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NAACP and National LGBTQ Task Force Come Out in Support of South of Union Square Landmarking Effort; New Research Submitted

(l.) 70 Fifth Avenue in 1940 (via NYC DOF) and 80 Fifth Avenue today.


Earlier this month Village Preservation submitted detailed research and documentation showing the critical role that the unprotected area of Greenwich Village and the East Village south of Union Square played in the African American and LGBT civil rights movements. Here were located the headquarters of the oldest national organizations in each of those movements: the NAACP (70 Fifth Avenue) and the National Gay Task Force (now the National LGBTQ Task Force). This is no coincidence – one of many layers of rich history found in this endangered area is the incredible confluence of civil rights organizations, labor organizers, progressive social movements and publications, avant-garde publishers, and trailblazing writers, artists, and thinkers.  It is on this and many other bases that we are seeking landmark designation for this area, before more of this rich history is lost.


Both organizations launched historic campaigns from their headquarters south of Union Square: (l.) the NAACP’s anti-lynching campaign, which included flying the flag which said “A Man Was Lynched Yesterday” from their window, and (r.) the Task Force’s successful efforts to eliminate ant-gay discrimination in federal employment.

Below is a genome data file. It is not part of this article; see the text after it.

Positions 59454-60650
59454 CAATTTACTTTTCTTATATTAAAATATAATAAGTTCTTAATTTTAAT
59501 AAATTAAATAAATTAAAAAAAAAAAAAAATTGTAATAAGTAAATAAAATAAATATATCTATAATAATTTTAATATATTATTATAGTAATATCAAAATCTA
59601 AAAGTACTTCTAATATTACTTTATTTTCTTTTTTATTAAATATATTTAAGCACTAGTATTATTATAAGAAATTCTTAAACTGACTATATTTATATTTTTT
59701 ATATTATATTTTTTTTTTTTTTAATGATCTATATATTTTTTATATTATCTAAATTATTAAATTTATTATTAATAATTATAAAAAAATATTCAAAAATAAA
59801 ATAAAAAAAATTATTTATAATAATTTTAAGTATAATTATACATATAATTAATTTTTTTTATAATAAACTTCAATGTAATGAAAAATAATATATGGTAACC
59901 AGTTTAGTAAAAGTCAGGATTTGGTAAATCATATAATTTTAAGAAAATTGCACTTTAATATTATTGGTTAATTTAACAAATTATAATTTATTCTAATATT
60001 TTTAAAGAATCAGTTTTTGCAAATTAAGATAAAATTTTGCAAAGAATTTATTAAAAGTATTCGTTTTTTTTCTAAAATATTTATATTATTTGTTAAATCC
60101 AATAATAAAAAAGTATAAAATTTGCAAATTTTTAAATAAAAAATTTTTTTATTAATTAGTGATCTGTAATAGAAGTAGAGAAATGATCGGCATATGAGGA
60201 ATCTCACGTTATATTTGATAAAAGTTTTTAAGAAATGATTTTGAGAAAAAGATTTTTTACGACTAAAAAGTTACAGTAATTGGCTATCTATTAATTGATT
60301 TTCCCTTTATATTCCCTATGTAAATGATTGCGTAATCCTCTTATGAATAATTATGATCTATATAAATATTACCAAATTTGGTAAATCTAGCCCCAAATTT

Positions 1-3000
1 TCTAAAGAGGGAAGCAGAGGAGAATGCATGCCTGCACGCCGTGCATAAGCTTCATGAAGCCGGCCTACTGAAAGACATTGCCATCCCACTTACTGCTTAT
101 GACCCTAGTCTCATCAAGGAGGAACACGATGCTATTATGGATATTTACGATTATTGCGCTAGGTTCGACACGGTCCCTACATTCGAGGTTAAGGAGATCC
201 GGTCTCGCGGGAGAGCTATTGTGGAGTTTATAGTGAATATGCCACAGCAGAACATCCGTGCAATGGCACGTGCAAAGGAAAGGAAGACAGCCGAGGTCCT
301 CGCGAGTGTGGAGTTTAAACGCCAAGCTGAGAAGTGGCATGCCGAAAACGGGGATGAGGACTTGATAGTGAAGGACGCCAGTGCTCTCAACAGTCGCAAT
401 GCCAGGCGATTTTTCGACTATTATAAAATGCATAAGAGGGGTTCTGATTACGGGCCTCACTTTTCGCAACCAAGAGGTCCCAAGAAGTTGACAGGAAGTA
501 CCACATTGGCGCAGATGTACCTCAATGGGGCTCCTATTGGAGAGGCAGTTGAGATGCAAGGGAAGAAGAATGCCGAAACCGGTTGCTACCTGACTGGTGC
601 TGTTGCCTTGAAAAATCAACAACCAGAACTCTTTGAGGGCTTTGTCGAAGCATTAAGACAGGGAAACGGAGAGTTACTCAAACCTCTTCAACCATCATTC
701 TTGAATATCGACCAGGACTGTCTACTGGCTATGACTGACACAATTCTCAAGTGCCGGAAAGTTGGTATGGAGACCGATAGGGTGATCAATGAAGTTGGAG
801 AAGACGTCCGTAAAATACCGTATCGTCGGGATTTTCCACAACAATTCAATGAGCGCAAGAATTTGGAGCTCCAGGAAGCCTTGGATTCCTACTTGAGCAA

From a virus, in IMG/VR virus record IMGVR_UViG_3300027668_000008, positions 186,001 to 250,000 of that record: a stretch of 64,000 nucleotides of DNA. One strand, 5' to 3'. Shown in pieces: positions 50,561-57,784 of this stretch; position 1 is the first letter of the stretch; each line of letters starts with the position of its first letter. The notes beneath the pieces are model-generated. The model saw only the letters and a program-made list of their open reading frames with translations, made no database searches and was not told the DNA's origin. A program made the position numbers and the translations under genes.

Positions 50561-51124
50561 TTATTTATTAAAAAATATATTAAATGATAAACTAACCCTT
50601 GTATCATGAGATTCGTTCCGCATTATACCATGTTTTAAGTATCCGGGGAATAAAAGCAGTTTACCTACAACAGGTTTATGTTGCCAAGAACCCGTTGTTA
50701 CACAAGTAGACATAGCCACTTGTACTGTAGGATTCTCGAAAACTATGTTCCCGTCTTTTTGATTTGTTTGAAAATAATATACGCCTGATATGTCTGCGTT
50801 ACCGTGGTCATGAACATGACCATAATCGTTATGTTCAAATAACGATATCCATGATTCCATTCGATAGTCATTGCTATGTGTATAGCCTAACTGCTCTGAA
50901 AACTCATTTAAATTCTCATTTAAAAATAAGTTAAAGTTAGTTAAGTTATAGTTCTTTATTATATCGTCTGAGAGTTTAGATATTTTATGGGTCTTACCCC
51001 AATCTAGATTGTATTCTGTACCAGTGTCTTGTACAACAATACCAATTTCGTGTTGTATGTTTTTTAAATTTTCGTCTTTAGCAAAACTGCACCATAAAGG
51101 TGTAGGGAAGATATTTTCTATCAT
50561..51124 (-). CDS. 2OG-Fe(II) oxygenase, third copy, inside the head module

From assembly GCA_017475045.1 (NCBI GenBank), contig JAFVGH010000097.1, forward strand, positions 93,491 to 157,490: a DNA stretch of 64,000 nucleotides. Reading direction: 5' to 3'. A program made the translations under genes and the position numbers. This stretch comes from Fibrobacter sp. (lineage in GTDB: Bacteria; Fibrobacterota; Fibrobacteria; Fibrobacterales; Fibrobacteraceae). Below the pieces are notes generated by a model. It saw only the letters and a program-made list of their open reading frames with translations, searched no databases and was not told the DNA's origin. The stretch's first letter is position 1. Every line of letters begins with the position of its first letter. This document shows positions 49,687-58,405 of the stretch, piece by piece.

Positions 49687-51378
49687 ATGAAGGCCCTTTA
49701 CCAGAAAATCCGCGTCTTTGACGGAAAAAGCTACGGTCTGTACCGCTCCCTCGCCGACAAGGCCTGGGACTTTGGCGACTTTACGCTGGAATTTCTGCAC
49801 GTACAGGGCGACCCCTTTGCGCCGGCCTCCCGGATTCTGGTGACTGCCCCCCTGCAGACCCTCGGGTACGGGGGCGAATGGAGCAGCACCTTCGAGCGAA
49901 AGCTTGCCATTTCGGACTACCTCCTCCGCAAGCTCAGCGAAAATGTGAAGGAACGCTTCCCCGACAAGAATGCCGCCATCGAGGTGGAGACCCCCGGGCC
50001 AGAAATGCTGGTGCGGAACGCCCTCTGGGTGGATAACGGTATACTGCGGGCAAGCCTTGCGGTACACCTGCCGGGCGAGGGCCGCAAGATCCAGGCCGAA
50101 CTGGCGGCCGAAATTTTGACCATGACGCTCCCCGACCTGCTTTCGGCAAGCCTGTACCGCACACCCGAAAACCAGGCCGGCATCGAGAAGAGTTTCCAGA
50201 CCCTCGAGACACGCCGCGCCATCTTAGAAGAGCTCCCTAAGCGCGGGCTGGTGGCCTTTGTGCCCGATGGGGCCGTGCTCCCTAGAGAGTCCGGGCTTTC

Following up on our research, we reached out to the NAACP and the Task Force, who enthusiastically joined the call for landmark designation to honor and preserve this rich history – read their letters here. They are part of a growing number of scholars, civil rights groups, writers, and thousands of New Yorkers who have supported this preservation effort.  We continue to gather more support from interest groups and individuals who care about the rich social, political, artistic, commercial, and architectural heritage of this area.

We also just submitted new research and documentation to the Landmarks Preservation Commission about the history of 58 East 13th Street, an 1853 building in this proposed landmark district that played an extraordinary role in the history of the arts in America as the headquarters of the National Academy of Design and the home of a series of artistic innovators – read the letter here.



Write City Officials Urging Them To Support Landmark Designation of Greenwich Village and the East Village South of Union Square – CLICK HERE






Previous: 1/23/20

Home : Advocacy : University Place-Broadway Rezoning/Bowlmor Tower : Latest News : 2/25/20

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